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Waverly Person


Waverly Person, known to many people around the country and the world as “Mr. Earthquake”, and to friends and family as Johnnie, worked hard to get to the top of his profession.  Born in Brunswick County, VA at the Mecklenburg County line in the Blackridge area, Person grew up on his family’s farm where they raised tobacco, cotton, and peanuts.  His father Santee and mother Bessie worked hard to make sure that he and his 9 brothers and sisters got an education so that they could have a better life.  He attended Good Hope School until the 7th grade, and then Saint Paul Normal and Industrial School in Lawrenceville, where he received his high school diploma.

At the age of 19, he went into the Army and served during World War II for two years before returning home, where he enrolled in Saint Paul’s College and received a bachelor’s degree in mathematics. It was at this time he met his future wife Sarah Walker, who was also from Brunswick County and was a student at the college as well.  After serving in the Korean War, he settled in the Washington, DC area.

Using his bachelor’s degree in mathematics, he took a job in the late 1950s as a physical science technician at the U. S. Department of Commerce in Washington, D.C.  At the time, the department handled the recording of earthquake activity and had a seismograph set up in the lobby of the building. One of his jobs was to change the drums that recorded earthquake activity.  It was at this time that he decided he wanted to make a career in earthquake science.   Person worked during the day and went to night school to become the first African American geophysicist in earthquake seismology.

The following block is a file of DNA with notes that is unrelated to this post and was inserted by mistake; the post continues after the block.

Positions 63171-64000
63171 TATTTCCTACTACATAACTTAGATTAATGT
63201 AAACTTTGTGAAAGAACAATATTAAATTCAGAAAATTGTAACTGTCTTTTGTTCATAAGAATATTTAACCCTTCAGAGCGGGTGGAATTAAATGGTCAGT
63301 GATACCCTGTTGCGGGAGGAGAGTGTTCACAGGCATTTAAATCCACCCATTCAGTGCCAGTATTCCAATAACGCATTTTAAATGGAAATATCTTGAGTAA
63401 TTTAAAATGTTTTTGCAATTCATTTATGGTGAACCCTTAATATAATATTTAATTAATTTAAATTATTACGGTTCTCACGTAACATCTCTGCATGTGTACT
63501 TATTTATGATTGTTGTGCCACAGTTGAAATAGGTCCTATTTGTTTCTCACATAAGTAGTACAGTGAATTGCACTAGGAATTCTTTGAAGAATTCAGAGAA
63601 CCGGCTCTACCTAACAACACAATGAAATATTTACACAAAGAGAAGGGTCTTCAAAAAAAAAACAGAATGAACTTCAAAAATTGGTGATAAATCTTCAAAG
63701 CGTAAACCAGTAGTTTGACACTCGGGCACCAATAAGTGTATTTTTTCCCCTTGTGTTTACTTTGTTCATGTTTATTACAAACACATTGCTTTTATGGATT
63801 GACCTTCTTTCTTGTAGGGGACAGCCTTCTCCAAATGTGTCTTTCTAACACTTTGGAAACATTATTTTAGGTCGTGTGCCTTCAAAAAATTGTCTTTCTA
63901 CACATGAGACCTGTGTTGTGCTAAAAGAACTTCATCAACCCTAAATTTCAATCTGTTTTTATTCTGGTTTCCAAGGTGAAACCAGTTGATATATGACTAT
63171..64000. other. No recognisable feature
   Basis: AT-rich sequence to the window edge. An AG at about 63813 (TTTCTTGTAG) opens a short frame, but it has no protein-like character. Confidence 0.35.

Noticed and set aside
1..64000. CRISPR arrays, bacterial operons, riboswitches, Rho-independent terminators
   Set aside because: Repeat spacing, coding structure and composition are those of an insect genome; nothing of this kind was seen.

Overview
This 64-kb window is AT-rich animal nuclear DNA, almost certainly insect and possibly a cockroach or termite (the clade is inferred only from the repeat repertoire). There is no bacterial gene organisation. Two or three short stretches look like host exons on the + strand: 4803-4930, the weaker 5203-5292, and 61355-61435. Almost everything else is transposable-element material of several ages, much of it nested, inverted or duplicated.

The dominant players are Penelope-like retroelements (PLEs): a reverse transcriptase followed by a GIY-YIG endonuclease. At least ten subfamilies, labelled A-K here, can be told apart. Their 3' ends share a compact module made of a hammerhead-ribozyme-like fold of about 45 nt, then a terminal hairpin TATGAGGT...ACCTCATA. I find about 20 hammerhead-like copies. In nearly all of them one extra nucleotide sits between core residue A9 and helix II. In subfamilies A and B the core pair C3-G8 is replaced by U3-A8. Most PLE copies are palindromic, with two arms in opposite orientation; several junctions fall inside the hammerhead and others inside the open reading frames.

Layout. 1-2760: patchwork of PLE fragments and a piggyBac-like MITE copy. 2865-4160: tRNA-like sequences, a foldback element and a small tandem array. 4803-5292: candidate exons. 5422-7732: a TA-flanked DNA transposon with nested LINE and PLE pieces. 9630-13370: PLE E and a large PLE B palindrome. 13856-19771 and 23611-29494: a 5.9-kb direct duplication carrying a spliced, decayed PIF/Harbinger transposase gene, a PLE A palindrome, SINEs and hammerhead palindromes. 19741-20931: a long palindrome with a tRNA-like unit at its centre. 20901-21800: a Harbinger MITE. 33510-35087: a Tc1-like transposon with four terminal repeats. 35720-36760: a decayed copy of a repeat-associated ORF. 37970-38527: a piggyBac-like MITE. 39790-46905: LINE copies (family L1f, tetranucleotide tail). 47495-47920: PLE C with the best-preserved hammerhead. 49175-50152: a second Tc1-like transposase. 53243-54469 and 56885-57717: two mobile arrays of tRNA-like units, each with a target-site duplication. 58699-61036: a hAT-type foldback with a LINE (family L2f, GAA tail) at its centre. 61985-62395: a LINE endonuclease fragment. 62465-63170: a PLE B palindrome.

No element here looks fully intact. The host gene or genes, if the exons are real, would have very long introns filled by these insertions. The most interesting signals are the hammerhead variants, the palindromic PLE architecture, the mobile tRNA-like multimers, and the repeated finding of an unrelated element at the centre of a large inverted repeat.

In 1972, the National Earthquake Information Center was moved to Golden, Colorado.  Person eventually worked his way to the top, becoming Chief of the National Earthquake Information Center in 1977, a position he held until his retirement in 2006.  One of Person’s jobs was to talk with the press from across the country and the world when an earthquake occurred.  He knew about earthquakes in a way that he could explain them to the public and could reassure people and still not make them complacent.

His job also included working with a team of scientists who were responsible for locating and determining the magnitude of earthquakes occurring in the United States and around the world and was on call 24/7. He and his team would analyze seismograms from thousands of moderate-to-large earthquakes a year.  He had to communicate with emergency response agencies and the media about the earthquakes that did cause alarm or damage. He also managed the documentation of all earthquakes in published bulletins.  Person, now 90, still lives in Boulder, Colorado.